The only place where I broke rank for the Big 12 was putting Texas Tech in the Texas Bowl ahead of West Virginia, which if they can get a TTU-TAMU matchup will probably happen. The Big 12 will be two teams short this year.
Despite nine conference games supposedly being the death knell for bowl eligibility, the Pac-12 is the only major conference with a surplus of teams this year. Barring a calamity this Saturday, the Pac-12 will only be sending its champion to a CFP game, so they’re not getting a lot of relief there. However, all these teams will play in bowl games, the problem is figuring out where, and unfortunately my research was not very helpful on this front. Currently, I have California, Washington, and Arizona as my extra teams. Those will probably remain guesses until Sunday.
Without a quarterback, Florida looks dead in the water, but hey, stranger things have happened. (Probably.) Barring a Gator victory, though, the SEC is going to be a two-bid league this year, with Alabama and Mississippi likely getting the honors.
Outside of that, the SEC is still a mess. What does one do with the damaged goods Gators, for instance? I still have them in the Citrus Bowl (the SEC’s top non-CFP spot), but the Citrus could also take Georgia or LSU. Of course, how do to the coaching changes (or lack thereof) affect those two schools’ standing? Based on my research, the TaxSlayer will probably take Georgia or LSU, but the Outback would prefer Georgia or Tennessee. The Vols could end up in the Belk, Music City, Liberty, or Outback. I have them in the Music City, but that could change Saturday night. We’ll see.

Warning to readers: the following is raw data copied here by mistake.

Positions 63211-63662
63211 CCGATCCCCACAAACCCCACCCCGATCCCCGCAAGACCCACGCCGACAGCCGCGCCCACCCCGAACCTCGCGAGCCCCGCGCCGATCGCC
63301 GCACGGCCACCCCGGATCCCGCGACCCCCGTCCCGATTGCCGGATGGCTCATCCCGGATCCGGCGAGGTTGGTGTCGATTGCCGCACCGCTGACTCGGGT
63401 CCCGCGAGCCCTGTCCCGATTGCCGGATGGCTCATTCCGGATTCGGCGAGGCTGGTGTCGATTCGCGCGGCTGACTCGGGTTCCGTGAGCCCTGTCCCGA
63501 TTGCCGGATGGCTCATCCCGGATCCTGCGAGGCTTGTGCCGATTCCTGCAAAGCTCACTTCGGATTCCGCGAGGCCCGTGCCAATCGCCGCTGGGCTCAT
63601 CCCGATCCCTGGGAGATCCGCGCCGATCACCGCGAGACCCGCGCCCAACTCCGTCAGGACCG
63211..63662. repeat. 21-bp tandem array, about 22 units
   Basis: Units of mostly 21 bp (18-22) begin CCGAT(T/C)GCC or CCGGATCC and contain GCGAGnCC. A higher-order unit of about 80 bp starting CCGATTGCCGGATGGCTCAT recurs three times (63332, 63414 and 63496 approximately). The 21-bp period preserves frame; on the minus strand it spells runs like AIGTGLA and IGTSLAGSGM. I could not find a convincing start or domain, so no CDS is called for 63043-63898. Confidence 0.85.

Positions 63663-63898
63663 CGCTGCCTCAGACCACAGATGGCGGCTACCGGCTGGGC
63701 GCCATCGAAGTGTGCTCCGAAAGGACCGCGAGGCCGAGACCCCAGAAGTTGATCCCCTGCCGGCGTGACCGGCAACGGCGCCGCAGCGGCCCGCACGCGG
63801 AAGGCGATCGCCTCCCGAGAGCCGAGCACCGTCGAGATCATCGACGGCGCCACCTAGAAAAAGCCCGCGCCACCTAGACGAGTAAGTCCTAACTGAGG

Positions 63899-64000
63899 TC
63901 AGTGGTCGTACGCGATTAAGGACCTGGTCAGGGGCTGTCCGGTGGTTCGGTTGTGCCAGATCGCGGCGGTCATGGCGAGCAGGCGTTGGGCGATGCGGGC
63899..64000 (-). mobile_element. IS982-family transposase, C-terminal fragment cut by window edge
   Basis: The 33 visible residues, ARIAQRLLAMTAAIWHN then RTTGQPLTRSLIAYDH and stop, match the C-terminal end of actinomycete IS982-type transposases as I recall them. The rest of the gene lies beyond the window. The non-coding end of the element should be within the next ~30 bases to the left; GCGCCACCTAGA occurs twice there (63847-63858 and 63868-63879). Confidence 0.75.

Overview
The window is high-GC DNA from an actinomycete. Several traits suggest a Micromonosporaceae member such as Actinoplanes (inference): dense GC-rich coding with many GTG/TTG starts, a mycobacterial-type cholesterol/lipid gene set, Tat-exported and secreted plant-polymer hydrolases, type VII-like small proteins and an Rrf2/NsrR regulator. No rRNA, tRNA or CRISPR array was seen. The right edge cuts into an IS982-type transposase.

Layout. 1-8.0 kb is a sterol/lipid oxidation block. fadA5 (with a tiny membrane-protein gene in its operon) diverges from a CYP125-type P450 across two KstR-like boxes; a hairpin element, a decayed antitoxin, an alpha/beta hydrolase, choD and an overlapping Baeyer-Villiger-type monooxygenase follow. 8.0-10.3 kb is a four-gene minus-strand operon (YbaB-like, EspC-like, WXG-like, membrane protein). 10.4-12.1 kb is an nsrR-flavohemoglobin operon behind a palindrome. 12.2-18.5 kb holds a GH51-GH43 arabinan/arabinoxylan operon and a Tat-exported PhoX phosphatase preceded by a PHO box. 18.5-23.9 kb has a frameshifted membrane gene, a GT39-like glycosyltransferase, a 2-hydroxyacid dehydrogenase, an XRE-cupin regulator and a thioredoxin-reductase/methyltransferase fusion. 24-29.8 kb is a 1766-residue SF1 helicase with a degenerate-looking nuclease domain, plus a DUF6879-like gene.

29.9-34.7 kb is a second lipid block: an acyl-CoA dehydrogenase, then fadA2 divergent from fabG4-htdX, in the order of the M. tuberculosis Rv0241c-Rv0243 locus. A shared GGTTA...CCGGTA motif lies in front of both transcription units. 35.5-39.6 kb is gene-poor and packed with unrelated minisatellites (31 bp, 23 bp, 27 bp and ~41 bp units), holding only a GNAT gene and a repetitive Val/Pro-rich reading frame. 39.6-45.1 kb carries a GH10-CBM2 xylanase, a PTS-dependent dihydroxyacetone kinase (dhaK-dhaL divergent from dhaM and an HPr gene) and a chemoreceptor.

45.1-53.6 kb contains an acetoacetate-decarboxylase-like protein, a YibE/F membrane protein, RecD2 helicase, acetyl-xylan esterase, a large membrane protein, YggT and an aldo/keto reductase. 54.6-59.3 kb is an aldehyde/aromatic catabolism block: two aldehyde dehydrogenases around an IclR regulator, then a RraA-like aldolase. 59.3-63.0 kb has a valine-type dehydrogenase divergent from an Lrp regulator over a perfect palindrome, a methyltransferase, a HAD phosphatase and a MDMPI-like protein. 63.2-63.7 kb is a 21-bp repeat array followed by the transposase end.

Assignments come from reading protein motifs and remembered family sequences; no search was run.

It should have been banner year for the Group of Five, who, for the first time I can, recall, will get all their eligible teams into bowl games. Since a lot of these will be at-large bids, that’s additional revenue for these conferences and schools, so it’s a boon for them. Of course, the MAC is the only conference that’s really taking advantage, with two extra teams (though the Mountain West also has an extra team). A major contributer to the lack-of-eligible-teams crisis is Conference USA, which has seven bowl games lined up, but only five eligible teams.
Indeed, let’s talk about that lack of teams. Currently, I have 75 eligible teams, leaving me five short. I suspect that’s where I’ll end up, but here’s the other teams that could get eligible Saturday:
- Kansas State, if they defeat West Virginia
- Georgia State, if they defeat Georgia Southern
- South Alabama, if they defeat Appalachian State
So that means we’ll need somewhere between two to five teams with losing records. Here are the teams next in line, in order, courtesy ESPN:
- Missouri (won’t accept)
- Kansas State
- San Jose State
Some of those are ties, but I listed them out in the order most likely to be selected. In general, it’s thought that these teams would still be bound to their conference’s bowl contracts, where applicable. In the most likely scenario (five teams needed), that likely means Nebraska to the Foster Farms, Kansas State to the Cactus (which would have a currently unknown knock-on effect in the Mountain West), Minnesota to the Quick Lane, and then San Jose State and Illinois to the remaining two bowls needing at-large teams (probably the Cure Bowl and the Heart of Dallas Bowl).